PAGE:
I have been inspired by #picbookday today! It’s reminded me how important picture books (and books in general) have been in our family.

Books and stories have always been a part of my life. Bedtime stories while all tucked up in bed. Listening to family stories told by Grandma. Starting school and learning to read with ease. Anticipating the weekly trips to the library every Friday. The huge, quiet space filled with books. Having the cards stamped and leaving with a pile books to keep me occupied over the weekend and beyond. A childhood spent devouring books.

I remember the first book we bought for our eldest daughter when she was a baby – Each Peach, Pear Plum by Janet and Allan Ahlberg, now a bit more the worse for wear, but still treasured.


As part of my ITT, I took a course on The Picture Book for one semester and amassed a bibliography over 200 picture books. You could say that it was a bit of a passion. Once I was in the classroom all that experience with picture books came to bear. It was a rich, beautiful world to share with my Year 2 children.

Some of my all-time favourites:

This classic, by Nigel Gray and Michael Foreman, evokes the fears of childhood imagination – and the warmth of human relationships. I just love this book!


Anthony Browne wrote fantastic stories with sometimes surreal illustrations. Willy is, of course, a very well-known character.

Mitsumasa Anno created beautiful non-fiction books of great scope, helping children to imagine and learn about a world much greater than their immediate environment. It’s one the things that makes books so important for growing minds.

The magical The Mysteries of Harris Burdick by Chris Van Allsburg is enthralling – for each story, just a caption and a picture. The reader has to create the rest of the story. The quality of the illustrations is breathtaking.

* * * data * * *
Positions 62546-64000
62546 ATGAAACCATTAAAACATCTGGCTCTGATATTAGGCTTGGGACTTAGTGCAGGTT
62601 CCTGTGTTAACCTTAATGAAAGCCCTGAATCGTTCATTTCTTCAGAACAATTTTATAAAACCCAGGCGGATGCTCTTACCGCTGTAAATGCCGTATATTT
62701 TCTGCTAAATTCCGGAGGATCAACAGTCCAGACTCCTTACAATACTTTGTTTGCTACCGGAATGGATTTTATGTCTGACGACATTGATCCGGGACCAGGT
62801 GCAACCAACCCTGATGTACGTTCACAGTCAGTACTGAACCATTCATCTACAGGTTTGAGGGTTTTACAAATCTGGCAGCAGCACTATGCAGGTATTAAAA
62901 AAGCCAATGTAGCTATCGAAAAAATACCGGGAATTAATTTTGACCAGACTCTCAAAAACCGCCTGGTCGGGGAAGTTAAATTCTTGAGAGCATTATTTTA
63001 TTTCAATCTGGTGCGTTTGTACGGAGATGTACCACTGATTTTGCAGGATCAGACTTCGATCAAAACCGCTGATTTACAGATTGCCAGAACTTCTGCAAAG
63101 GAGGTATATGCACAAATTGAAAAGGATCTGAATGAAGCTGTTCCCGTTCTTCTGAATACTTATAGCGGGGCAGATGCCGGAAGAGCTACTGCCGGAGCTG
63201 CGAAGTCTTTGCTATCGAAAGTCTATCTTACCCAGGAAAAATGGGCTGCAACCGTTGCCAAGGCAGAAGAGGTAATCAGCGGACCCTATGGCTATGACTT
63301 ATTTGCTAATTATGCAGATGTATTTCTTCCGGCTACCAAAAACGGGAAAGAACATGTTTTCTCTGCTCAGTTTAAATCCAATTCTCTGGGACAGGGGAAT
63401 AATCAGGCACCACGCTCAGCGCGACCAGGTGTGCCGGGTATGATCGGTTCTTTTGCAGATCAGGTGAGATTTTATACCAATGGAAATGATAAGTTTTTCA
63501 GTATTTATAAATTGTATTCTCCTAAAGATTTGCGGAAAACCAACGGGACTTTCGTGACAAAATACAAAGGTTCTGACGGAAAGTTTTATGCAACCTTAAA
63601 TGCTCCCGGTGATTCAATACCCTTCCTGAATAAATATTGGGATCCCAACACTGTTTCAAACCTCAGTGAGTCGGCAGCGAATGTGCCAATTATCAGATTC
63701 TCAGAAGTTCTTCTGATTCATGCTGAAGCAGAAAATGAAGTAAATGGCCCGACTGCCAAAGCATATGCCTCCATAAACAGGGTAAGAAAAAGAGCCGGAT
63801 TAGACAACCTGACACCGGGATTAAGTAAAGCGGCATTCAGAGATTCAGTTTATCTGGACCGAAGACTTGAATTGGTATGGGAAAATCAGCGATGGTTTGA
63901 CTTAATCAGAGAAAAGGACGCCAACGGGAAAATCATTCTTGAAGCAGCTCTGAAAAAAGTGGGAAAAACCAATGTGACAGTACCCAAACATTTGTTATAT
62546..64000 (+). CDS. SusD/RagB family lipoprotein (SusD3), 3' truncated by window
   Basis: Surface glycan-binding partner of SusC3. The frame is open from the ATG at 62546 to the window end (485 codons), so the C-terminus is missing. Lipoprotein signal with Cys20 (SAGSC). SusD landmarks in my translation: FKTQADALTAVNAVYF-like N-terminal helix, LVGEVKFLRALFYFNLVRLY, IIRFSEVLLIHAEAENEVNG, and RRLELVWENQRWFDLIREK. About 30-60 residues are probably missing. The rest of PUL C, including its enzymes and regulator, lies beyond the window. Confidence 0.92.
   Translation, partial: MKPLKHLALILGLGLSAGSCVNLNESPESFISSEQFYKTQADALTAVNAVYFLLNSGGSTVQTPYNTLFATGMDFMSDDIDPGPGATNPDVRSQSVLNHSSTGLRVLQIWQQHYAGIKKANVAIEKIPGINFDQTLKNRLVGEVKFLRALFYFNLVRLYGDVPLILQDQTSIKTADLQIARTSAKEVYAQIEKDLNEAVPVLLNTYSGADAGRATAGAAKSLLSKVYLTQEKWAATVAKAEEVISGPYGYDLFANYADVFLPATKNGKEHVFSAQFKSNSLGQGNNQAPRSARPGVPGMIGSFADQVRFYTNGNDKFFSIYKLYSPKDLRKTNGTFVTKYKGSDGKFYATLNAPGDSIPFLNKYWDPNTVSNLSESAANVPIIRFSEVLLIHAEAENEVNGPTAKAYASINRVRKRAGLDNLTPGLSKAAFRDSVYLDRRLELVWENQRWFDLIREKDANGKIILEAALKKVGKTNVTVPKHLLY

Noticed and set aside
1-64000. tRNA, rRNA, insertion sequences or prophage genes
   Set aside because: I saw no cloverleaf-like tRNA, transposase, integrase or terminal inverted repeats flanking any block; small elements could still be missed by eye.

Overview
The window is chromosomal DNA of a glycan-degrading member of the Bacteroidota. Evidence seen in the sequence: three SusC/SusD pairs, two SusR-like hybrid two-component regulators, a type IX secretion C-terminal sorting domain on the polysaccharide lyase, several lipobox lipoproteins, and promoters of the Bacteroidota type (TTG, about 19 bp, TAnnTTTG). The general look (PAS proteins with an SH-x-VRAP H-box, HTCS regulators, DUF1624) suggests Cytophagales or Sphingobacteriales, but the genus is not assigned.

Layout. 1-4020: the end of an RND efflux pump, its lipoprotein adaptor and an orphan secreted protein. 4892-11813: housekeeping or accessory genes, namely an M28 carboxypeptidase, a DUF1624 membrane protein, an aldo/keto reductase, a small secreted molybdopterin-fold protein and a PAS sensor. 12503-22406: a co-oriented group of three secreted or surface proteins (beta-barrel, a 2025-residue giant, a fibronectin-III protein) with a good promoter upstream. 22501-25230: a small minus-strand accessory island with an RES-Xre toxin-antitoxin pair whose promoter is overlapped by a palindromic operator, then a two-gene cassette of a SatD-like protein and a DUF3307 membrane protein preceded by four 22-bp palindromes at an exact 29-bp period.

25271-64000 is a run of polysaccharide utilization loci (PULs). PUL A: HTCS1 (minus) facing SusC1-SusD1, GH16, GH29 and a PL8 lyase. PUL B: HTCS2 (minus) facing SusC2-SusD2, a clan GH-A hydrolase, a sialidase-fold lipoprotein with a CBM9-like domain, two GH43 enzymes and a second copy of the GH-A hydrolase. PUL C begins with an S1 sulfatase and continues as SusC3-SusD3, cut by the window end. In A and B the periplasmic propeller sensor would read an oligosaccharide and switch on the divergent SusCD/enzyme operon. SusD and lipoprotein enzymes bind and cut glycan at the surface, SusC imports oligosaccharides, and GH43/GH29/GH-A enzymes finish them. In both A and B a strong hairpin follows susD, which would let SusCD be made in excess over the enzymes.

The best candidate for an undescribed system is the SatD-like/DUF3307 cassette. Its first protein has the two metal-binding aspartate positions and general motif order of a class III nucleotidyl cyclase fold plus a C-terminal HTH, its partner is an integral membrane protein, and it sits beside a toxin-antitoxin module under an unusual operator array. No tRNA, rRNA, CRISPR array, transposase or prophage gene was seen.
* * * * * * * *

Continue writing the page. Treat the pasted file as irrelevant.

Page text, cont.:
To refresh my memory, I have been delving into the website of a children’s bookshop in New Zealand and thought that British and other readers might like to know about some New Zealand authors and some beautiful NZ-themed picture books.

The legendary Margaret Mahy was a prolific writer, and amongst her many talents was the ability to conjure a most unlikely and comical story. Her writing was such a part of so many children’s lives growing up.

Lynley Dodd is, I think, well known in the UK. The classic is Hairy McClary, “from Donaldson’s Dairy” (in NZ, a dairy is a corner shop). She also created wonderful spinoff characters like Slinky Malinki and the terrifying (but cuddly) Scarface Claw.

Eve Sutton with Lynley Dodd as illustrator created a book that became one of our family favourites. Before the internet with cat pictures, there were books with cat pictures!


Pamela Allen, who has published over 50 picture books since 1980, loved to create quirky characters and situations. These three are particular favourites:

Gwenda Turner was a masterful illustrator, creating images that had a strange stillness, like a memory or the fragment of a dream. She wrote books that evoked New Zealand, like these:


Ronda Armitage told stories (illustrated by her husband David) set in lovely remote places like these. I was particularly fond of these stories, as my grandfather was a lighthouse keeper for many years.

Patricia Grace is a well-known short story writer, whose Maori culture is central to her work. She teamed up with illustrator Robyn Kahukiwa to create this classic, a folk tale about an old woman (kuia) and her friend the spider.

Artist Dick Frizzell and Kingi Ihaka adapted a very European Christmas theme to  the New Zealand context, with charm and humour.

The pleasure of beautiful art and well chosen words make picture books a very rich experience to share with children. It is wonderful to be celebrating them today. In another life, I might have stayed in my classroom and continued to enjoy them with my Year 2s. But it was when some of those children struggled to pick up reading that I began a different journey, into the world of how we teach – so that all children are able to know the joy, and the magic, of these stories for themselves.





You may also be interested in:

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The Road Goes Ever On

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